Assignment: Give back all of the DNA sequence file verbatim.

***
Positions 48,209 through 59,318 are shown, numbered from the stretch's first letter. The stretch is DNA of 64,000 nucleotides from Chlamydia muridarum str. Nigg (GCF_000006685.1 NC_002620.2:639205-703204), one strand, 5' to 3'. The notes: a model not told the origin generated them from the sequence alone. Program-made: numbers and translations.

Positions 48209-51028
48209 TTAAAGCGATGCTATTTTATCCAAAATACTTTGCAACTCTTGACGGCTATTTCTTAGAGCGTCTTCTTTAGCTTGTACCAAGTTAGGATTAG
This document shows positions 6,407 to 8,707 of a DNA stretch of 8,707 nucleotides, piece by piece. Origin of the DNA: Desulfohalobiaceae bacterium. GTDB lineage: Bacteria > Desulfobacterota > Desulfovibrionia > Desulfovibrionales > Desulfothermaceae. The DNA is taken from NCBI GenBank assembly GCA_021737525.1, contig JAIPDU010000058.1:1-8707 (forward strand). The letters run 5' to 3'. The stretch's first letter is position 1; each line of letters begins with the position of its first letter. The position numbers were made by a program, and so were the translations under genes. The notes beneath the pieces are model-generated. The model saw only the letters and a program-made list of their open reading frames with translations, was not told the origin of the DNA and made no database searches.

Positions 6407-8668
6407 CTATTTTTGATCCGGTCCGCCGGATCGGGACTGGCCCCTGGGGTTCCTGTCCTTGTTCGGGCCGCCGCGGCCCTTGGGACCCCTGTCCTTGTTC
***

Positions 48,209 through 59,318 are shown, numbered from the stretch's first letter. The stretch is DNA of 64,000 nucleotides from Chlamydia muridarum str. Nigg (GCF_000006685.1 NC_002620.2:639205-703204), one strand, 5' to 3'. The notes: a model not told the origin generated them from the sequence alone. Program-made: numbers and translations.

Positions 48209-51028
48209 TTAAAGCGATGCTATTTTATCCAAAATACTTTGCAACTCTTGACGGCTATTTCTTAGAGCGTCTTCTTTAGCTTGTACCAAGTTAGGATTAG
This document shows positions 6,407 to 8,707 of a DNA stretch of 8,707 nucleotides, piece by piece. Origin of the DNA: Desulfohalobiaceae bacterium. GTDB lineage: Bacteria > Desulfobacterota > Desulfovibrionia > Desulfovibrionales > Desulfothermaceae. The DNA is taken from NCBI GenBank assembly GCA_021737525.1, contig JAIPDU010000058.1:1-8707 (forward strand). The letters run 5' to 3'. The stretch's first letter is position 1; each line of letters begins with the position of its first letter. The position numbers were made by a program, and so were the translations under genes. The notes beneath the pieces are model-generated. The model saw only the letters and a program-made list of their open reading frames with translations, was not told the origin of the DNA and made no database searches.

Positions 6407-8668
6407 CTATTTTTGATCCGGTCCGCCGGATCGGGACTGGCCCCTGGGGTTCCTGTCCTTGTTCGGGCCGCCGCGGCCCTTGGGACCCCTGTCCTTGTTC